STREAM OF CONSCIOUSNESS: Paddle wheeler

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Editor’s Note: This is a column on area watersheds by Blyden Potts and guest columnists to spread awareness of the area’s tributaries and the efforts of area volunteers to keep them clean.

For the second year, the Conodoguinet Creek Watershed Association (CCWA) is doing stream cleanups west of Carlisle. The first occurred Saturday, teamed up with the Middle Spring Watershed Association (MSWA). We did a 1-mile stretch from near Peiffers Bridge on Mountain Road to the 641 bridge near BB’s Grocery Outlet in Newburg.

Clouds screened the sun, keeping temperatures comfortable. There was no rain. Water levels were the lowest of the year, 1.3 feet on the USGS gauge at Hogestown. Kurt Henry took credit for heading the weather committee.

The water was very clear, making it easy to spot trash – and crayfish. There were thousands of crayfish. In any one place, you might see over 100 at a glance, swarming through the water and scooting over the rocky streambed. There were multiple species, but many of them were the invasive Rusty Crayfish.

MSWA cleanups are typically a handful of volunteers on a small stream. The water is seldom above knee high; the stream may even be dry. Often, there is as much cleaning of the banks as there is of the stream itself. In this situation, there is no opportunity or need for a boat, or even a canoe.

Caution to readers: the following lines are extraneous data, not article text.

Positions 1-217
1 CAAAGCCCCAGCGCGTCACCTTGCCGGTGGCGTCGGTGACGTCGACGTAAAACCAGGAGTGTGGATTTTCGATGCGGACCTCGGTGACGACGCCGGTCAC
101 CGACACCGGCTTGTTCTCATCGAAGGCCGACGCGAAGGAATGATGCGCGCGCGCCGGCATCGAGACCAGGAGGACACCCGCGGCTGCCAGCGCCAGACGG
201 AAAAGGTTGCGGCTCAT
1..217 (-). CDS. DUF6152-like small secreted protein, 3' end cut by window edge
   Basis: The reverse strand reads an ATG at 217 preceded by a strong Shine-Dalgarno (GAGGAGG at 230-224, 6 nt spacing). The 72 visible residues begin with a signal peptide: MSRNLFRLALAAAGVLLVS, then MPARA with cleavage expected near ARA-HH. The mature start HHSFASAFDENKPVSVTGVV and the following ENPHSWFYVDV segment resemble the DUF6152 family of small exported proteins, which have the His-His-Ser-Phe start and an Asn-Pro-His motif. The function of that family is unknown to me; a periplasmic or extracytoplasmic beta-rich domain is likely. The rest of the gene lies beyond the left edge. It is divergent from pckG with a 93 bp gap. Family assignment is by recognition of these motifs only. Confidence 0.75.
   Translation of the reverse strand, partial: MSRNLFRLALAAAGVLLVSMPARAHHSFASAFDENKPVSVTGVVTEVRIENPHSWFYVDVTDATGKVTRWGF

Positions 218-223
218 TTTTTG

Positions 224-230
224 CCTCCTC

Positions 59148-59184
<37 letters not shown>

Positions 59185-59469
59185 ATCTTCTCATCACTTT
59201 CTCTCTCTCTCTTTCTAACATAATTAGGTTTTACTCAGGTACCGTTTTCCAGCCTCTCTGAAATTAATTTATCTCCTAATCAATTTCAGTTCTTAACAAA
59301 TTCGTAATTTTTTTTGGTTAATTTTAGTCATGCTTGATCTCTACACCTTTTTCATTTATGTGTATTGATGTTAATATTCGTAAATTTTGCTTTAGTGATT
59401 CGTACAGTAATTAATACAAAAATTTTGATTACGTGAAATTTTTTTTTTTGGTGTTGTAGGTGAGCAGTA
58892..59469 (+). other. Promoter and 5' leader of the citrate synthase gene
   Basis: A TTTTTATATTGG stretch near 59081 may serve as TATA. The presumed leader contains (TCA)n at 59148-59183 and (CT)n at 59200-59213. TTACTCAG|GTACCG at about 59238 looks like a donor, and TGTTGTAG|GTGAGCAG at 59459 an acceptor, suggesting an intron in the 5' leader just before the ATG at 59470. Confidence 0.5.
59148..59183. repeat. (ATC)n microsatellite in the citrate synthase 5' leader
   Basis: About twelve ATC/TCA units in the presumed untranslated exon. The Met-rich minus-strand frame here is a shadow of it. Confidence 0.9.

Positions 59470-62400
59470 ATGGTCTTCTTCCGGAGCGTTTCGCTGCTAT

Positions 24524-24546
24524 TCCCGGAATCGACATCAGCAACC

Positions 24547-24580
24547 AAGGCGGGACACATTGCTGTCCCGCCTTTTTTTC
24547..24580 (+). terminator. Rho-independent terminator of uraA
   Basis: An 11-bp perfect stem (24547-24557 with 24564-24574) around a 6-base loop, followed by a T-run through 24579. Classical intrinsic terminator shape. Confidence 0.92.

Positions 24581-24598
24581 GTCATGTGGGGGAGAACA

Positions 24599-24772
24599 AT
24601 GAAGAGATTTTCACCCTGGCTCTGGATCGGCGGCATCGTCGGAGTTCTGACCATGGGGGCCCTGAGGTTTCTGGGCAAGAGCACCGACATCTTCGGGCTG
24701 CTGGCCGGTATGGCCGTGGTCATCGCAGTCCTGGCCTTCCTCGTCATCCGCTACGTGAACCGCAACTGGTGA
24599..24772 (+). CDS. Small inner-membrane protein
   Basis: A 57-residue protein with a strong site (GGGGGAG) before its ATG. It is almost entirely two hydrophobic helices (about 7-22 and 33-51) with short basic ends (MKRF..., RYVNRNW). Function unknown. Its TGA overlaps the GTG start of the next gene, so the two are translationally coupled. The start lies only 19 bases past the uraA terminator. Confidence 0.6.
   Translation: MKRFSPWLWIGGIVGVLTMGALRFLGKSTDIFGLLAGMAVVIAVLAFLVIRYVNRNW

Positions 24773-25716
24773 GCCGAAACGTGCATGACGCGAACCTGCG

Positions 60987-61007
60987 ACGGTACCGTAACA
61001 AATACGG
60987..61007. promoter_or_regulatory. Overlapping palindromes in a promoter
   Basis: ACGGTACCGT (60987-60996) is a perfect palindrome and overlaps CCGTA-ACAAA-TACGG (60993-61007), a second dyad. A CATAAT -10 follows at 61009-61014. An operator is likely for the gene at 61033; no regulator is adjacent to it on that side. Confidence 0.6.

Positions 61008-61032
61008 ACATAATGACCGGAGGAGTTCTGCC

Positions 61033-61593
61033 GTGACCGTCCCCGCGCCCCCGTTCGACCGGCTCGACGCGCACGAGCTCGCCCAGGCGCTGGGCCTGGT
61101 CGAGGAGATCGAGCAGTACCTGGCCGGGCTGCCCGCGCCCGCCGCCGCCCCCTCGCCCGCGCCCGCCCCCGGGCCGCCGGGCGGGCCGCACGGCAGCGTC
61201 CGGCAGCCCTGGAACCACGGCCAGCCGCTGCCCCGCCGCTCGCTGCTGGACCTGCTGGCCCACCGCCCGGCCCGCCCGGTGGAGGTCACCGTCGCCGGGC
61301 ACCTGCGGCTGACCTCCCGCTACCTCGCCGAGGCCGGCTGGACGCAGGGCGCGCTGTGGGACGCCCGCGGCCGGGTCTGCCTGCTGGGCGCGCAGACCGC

CCWA cleanups have more volunteers. They are always in and focused on the water. The Conodoguinet can still be waist deep, or deeper, at low water, and there is more trash. So CCWA uses boats.

There was discussion at the start of Saturday’s cleanup about whether all three boats were needed, or whether two might suffice. Later, we were glad we opted for all three.

Each boat is pulled upstream by a volunteer. When the trash load is light and water is high enough to float the boat, this works well, but the very low waters on this cleanup meant there were many shallow areas. As trash piled up on each boat, it became a challenge. We pretty well filled the boats, which necessitated much hauling and pushing of boats over and through shallow areas as we neared our takeout.

Many of the trash items were large. We pulled out over 50 feet of heavy hose, in two sections. It must have washed down from an irrigation operation. We found a small bike, absent the rear wheel, and a waterlogged, decomposing mattress and bedding, which was challenging to remove.

We removed over 20 tires of various sizes. A couple were still on their rims. One was filled with concrete.

We also took out what may be the strangest item I ever helped remove in a stream cleanup. Someone joked it was a “German submarine.” It was a long thin hull, like a pontoon, with an engine fixed on top. A shaft ran from the engine through a wheel of paddles or blades. It was easy to imagine there had once been a second hull on the other side of that wheel, making the craft something like a catamaran paddle wheeler. The image of a personal paddle wheeler cruising the stream fired our imaginations about its pilot and engineer.

Afterward, we were told this was not a powered boat, but a waterwheel, formerly stationed upstream. It rose or fell with the water level, floating on twin hulls. The “engine” did not power the wheel, but converted power from the wheel, spun by the current of the stream, into a small amount of electricity. Presumably, the operation was wrecked in a flood some years past and the main part washed down to where we found it.

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